# Lorentz boost of Dirac spinor

Let $$\psi_\vec{0}^+$$ be a Dirac wavefunction describing a motionless particle,

$$\psi_\vec{0}^+(x) = \sqrt{2m} \begin{pmatrix} \chi \\ 0 \end{pmatrix} e^{ip \cdot x}$$

where $$p = (m, \vec{0})$$. Acted by a Lorentz boost, say, in the $$\vec{x}$$ direction, I want to show that

$$\psi_\vec{0}^+(x) \to u(\vec{q})e^{iq\cdot x}$$

where $$q = (E_\vec{q},\vec{q})$$.

My attempt

I used the usual procedure to transform Dirac spinors:

$$\psi_\vec{0}^{'+}(x) = U_{\delta_x} \psi_\vec{0}^+(x) = S(\delta_x) \psi_\vec{0}^+(\Lambda^{-1}x)$$

where $$\delta_x$$ is the rapidity. Since $$p \cdot \Lambda^{-1} x = \Lambda^{-1}p \cdot x$$,

$$\Lambda^{-1}p = \begin{pmatrix} \cosh(\delta_x) & \sinh(\delta_x) \\ \sinh(\delta_x) & \cosh(\delta_x) \end{pmatrix} \begin{pmatrix} m \\ \vec{0} \end{pmatrix}$$

At last, it remains to transform the Dirac spinor, $$u(\vec{p})$$. Using $$S(\delta_x) = e^{\frac{i}{4}\omega_{\mu \nu} \sigma^{\mu \nu}}$$ we get

$$S(\delta_x) = e^{\frac{\delta_x}{2} \begin{pmatrix} 0 & \sigma_x \\ \sigma_x & 0 \end{pmatrix}}$$

My problem is in simplifying this exponential. According to Peskin & Schroeder, this should yield something with $$\cosh(\delta_x)$$ and $$\sinh(\delta_x)$$, but I can't see how!

Edit: There was a 4 factor which was wrong, as @G. Smith stated.

Edit 2: There was vector column missing in $$\Lambda^{-1}p$$ .

• My problem is in simplifying this exponential. A matrix exponential is defined by its Taylor series, which you need to compute. Mar 2, 2021 at 21:12
• Have you computed the square of the matrix with the $\sigma_x$ matrices? Once you have done this the computation should be easy. Mar 2, 2021 at 21:34
• I would double-check that 4 in the denominator. I think it may be 2 instead. Mar 2, 2021 at 21:44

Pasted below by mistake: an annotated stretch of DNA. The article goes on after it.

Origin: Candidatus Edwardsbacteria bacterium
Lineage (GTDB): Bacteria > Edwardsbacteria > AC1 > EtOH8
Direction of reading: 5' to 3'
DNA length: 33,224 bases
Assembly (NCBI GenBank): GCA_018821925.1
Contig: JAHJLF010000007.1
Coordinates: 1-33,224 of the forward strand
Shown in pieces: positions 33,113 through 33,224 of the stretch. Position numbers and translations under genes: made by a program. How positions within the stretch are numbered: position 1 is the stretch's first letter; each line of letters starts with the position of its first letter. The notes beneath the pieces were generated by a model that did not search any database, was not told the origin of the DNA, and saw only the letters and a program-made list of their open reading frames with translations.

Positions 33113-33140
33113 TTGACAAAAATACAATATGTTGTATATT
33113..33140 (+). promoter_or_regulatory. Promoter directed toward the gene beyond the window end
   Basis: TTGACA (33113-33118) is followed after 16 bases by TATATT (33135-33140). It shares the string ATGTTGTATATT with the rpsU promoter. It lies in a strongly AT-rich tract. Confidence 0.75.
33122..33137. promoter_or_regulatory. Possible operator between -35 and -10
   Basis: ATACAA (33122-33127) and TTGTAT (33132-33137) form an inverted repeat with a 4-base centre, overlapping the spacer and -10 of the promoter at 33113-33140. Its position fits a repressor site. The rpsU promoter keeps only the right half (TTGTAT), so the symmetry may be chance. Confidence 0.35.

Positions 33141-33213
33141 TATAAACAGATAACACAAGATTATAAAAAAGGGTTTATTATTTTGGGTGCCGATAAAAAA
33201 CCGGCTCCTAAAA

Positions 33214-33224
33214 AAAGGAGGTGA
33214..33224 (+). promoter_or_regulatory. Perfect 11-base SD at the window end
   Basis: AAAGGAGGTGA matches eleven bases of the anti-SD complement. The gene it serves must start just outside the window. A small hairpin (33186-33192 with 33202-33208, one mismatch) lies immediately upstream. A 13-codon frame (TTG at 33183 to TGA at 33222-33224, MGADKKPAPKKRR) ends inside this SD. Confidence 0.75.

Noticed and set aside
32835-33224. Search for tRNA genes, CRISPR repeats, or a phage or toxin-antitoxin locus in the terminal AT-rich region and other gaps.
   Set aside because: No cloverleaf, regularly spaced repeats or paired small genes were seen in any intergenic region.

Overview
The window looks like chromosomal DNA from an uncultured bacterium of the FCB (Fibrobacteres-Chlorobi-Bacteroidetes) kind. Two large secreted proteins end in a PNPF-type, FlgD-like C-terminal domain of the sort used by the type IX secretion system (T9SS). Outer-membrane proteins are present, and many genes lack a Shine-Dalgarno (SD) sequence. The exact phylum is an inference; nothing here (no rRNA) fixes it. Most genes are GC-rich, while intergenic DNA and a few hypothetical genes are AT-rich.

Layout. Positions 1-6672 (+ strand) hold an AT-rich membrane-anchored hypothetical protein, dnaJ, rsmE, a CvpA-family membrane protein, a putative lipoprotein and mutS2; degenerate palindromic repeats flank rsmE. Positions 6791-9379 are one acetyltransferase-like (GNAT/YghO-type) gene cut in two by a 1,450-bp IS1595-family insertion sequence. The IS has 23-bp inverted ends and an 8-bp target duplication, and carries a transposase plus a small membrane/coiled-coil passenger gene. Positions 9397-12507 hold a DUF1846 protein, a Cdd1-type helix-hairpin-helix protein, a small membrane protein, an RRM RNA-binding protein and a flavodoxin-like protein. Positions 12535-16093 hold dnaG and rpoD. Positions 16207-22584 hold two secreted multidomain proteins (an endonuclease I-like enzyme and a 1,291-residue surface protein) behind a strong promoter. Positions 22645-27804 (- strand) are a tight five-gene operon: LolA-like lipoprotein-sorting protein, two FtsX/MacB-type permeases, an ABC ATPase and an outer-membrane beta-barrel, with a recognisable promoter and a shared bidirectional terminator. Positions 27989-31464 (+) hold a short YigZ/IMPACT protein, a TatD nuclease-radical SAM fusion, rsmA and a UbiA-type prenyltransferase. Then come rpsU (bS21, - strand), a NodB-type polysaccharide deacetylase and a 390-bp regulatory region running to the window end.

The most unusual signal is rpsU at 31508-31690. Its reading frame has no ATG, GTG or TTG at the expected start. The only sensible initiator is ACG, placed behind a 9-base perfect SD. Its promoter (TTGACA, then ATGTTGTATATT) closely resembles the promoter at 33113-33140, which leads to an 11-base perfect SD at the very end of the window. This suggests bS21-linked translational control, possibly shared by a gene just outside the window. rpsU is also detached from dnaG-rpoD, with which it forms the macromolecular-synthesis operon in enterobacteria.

• If you are using the chiral representation of the $\gamma$-matrices (as Peskin and Schroeder do), then your initial expression does not describe a stationary particle in the first place.
– Buzz
Mar 3, 2021 at 2:18

Thanks to @G. Smith and @mike stone, I've come to a solution.

Expanding in Taylor Series,

$$S(\delta_x) = e^{\frac{\delta_x}{2} \begin{pmatrix} 0 & \sigma_x \\ \sigma_x & 0 \end{pmatrix}} = \sum_{n=0}^{\infty} \frac{(\delta_x/2)^n}{n!}\begin{pmatrix} 0 & \sigma_x \\ \sigma_x & 0 \end{pmatrix}^n$$

Grouping odd and even terms,

$$\sum_{n=0}^{\infty} \frac{(\delta_x/2)^n}{n!}\begin{pmatrix} 0 & \sigma_x \\ \sigma_x & 0 \end{pmatrix}^n = \sum_{n=0}^{\infty}\frac{(\delta_x/2)^{2n}}{(2n)!}\begin{pmatrix} 1 & 0 \\ 0 & 1 \end{pmatrix} + \sum_{n=0}^{\infty}\frac{(\delta_x/2)^{2n+1}}{(2n+1)!}\begin{pmatrix} 0 & \sigma_x \\ \sigma_x & 0 \end{pmatrix}$$

Recalling the Taylor Series Expansion for cosh($$x$$) and sinh($$x$$) we get

$$S(\delta_x) = \text{cosh}(\delta_x/2) + \text{sinh}(\delta_x/2) \begin{pmatrix} 0 & \sigma_x \\ \sigma_x & 0 \end{pmatrix}$$

We can now apply S($$\delta_x$$) to u($$\vec{p}$$):

$$S(\delta_x)u(\vec{p}) = \sqrt{2m} \begin{pmatrix} \cosh(\delta_x/2) & \sigma_x \sinh(\delta_x/2)\\ \sigma_x \sinh(\delta_x/2) & \cosh(\delta_x/2) \end{pmatrix} \begin{pmatrix} \chi \\ 0 \end{pmatrix} = \sqrt{2m}\begin{pmatrix} \cosh(\delta_x/2)\chi \\ \sigma_x \sinh(\delta_x/2) \chi \end{pmatrix}$$

Since $$E_\vec{q} = m \cosh(\delta_x)$$ and $$\vec{q} = m \sinh(\delta_x) \vec{e_i}$$ and using

$$\cosh(\delta_x/2) = \sqrt{\frac{\cosh(\delta_x)+1}{2}}$$

$$\tanh(\delta_x/2) = \frac{\sinh(\delta_x)}{\cosh(\delta_x)+1}$$

we get

$$u(\vec{q}) = \sqrt{E_\vec{q}+m} \begin{pmatrix} \chi \\ \frac{\vec{\sigma} \cdot \vec{q}}{E_\vec{q}+m} \chi \end{pmatrix}$$

as we wanted!

Edit: There was a $$\sigma_x$$ missing, as @G. Smith kindly pointed.

• You seem to be missing a $\sigma_x$ on the bottom of the right of the 4th line of math. Mar 3, 2021 at 18:17